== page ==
The Legacy of CIRCLET
The legacy of CIRCLET
After three years, the CIRCLET project leaves a strong legacy. Not just through the resources we created, but also through the professional development of the consortium itself, and that of our 104 academic participants who worked with more than 3,000 students and 165 community organisations. There is also a lasting legacy in the 53 modules that were redesigned as a result of our collaborative learning experiences.
The project set out to support university lecturers to embed community engaged research and learning (CERL) into their curriculum. CERL builds collaborations between community partners, lecturers and students to co-design and tackle small scale applied research projects, addressing community goals and enhancing student learning. The CIRCLET project is grateful for our €420,000 project funding through British Council/Erasmus Plus.
So what legacy does the project leave?
Facilitated Peer Learning Circles: The CIRCLET project offered consortium partners a chance to experiment with learning circles for lecturers to embed CERL in their own universities. Feedback from the lecturers was positive – they valued the opportunity for peer-learning across disciplines. Consortium partners found that the training and support offered by experts within the consortium also gave them a valuable learning experience. For more information see our Guide for Facilitators: Learning Circles for CERL.
Online Continuing Professional Development (CPD) module: There was also positive feedback on the CPD module. It offered an intensive learning experience and the prospect of a 5-ECTS qualification was an important factor for many participants. As an accredited module, a significant time commitment was required and this was a barrier for some. Therefore we are examining the potential for the module to be offered as short workshops to benefit a wider range of people. To find out more you can read our Guide for Facilitators: Online Continuing Professional Development Module.
Resources for lecturers: We also learned a lot from our participants about the benefits and opportunities of CERL, as well as about the challenges experienced by lecturers who want to engage in CERL projects with their students. Building on the experiences of our participants, we produced short guides offering reflective questions and tips and tricks for working with students; engaging with community organisations; rethinking/redesigning the curriculum and the university; and integrating educational technology. To find out more you can read our Guide for Lecturers.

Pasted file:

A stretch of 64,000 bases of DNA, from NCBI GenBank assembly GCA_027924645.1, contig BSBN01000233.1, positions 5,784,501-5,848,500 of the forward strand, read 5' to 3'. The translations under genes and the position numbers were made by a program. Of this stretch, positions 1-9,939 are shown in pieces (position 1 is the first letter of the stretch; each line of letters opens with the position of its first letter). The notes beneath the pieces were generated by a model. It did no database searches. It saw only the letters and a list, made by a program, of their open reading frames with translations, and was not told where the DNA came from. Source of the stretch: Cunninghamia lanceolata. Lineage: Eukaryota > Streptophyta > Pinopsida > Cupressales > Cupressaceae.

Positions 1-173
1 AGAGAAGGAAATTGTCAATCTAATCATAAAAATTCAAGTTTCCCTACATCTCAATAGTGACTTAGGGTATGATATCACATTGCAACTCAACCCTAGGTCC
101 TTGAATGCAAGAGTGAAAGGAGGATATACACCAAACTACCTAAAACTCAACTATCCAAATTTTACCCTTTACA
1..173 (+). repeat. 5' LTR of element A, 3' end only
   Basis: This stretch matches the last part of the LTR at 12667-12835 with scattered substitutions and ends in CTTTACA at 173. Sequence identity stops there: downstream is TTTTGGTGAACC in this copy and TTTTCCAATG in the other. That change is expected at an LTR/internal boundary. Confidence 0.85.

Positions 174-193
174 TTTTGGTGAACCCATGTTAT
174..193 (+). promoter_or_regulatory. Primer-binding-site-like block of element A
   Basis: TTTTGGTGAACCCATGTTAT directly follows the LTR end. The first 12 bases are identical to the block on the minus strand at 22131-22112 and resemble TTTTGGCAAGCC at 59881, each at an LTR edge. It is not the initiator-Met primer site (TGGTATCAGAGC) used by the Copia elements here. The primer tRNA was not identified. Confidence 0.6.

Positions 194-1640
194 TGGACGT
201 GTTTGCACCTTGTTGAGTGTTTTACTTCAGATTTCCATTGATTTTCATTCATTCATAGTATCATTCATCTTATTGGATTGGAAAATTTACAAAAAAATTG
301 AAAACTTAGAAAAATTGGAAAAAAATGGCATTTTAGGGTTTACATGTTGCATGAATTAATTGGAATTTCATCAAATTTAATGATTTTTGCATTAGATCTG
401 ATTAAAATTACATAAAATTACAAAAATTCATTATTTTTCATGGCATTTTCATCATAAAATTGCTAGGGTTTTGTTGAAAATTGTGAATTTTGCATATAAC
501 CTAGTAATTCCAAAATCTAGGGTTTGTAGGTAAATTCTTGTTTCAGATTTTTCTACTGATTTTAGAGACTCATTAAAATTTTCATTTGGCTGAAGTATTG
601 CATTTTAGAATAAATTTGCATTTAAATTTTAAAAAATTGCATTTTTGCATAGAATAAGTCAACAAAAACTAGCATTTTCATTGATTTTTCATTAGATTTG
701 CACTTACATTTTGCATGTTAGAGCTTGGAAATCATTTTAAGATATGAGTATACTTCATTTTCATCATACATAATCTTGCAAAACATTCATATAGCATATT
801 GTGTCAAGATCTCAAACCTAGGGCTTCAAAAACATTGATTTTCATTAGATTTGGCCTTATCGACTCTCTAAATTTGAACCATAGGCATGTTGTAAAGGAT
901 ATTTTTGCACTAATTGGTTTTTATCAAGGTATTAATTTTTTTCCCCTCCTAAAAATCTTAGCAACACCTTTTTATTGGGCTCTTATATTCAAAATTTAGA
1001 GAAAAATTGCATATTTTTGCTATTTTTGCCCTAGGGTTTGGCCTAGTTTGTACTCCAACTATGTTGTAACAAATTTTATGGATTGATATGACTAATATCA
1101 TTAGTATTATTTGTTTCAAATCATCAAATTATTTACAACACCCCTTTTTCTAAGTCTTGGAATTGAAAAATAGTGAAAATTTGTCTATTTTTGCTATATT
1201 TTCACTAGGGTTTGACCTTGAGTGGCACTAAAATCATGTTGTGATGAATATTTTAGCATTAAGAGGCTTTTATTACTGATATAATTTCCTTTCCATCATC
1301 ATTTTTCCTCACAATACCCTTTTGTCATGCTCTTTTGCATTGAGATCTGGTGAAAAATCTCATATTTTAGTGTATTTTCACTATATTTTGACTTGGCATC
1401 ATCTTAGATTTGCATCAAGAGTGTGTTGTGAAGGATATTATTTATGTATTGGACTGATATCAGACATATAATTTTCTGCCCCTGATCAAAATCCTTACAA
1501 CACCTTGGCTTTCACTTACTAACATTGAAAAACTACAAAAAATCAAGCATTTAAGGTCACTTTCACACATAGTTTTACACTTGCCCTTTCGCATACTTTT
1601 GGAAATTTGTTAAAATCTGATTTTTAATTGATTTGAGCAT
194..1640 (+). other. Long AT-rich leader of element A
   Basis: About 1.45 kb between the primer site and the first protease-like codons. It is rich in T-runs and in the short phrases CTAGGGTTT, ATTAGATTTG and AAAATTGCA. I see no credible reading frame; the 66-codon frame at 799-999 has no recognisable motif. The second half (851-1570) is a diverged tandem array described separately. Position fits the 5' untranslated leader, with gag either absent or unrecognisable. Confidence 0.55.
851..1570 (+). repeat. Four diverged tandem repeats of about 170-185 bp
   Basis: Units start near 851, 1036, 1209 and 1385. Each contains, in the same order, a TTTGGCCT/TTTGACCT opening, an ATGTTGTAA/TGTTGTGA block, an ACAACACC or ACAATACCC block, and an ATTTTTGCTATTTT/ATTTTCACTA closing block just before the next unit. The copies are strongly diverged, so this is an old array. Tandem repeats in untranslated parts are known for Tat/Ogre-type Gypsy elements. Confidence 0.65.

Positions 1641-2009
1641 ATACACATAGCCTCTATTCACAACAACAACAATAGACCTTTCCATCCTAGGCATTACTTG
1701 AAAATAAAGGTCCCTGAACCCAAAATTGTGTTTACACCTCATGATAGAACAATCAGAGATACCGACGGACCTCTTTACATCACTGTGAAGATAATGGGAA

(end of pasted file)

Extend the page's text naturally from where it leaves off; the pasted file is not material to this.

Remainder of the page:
Case Studies: We developed a range of case studies highlighting the experiences of lecturers, including how they worked to develop CERL in their own curricula. Examples range right across the spectrum, from social sciences and management through to health sciences, the arts, engineering, computer sciences and maths. To learn more about the experiences of our academics you can browse our Case Studies.
Beyond this CIRCLET leaves a legacy of strong relationships and a culture of reflection and enquiry amongst both consortium partners and participants. The work is continuing – academics are growing their CERL practice whilst partners are using CIRCLET resources to support new lecturers coming through. We are also actively sharing project results with our peers, through conferences and publications as well as through word-of-mouth. Please let us know how our project results have been useful to you by contacting any of the partner organisations listed below.
firstname.lastname@example.org (Resources for Lecturers)
email@example.com (Peer Learning Circles)
firstname.lastname@example.org (CPD Module)
email@example.com (Case Studies)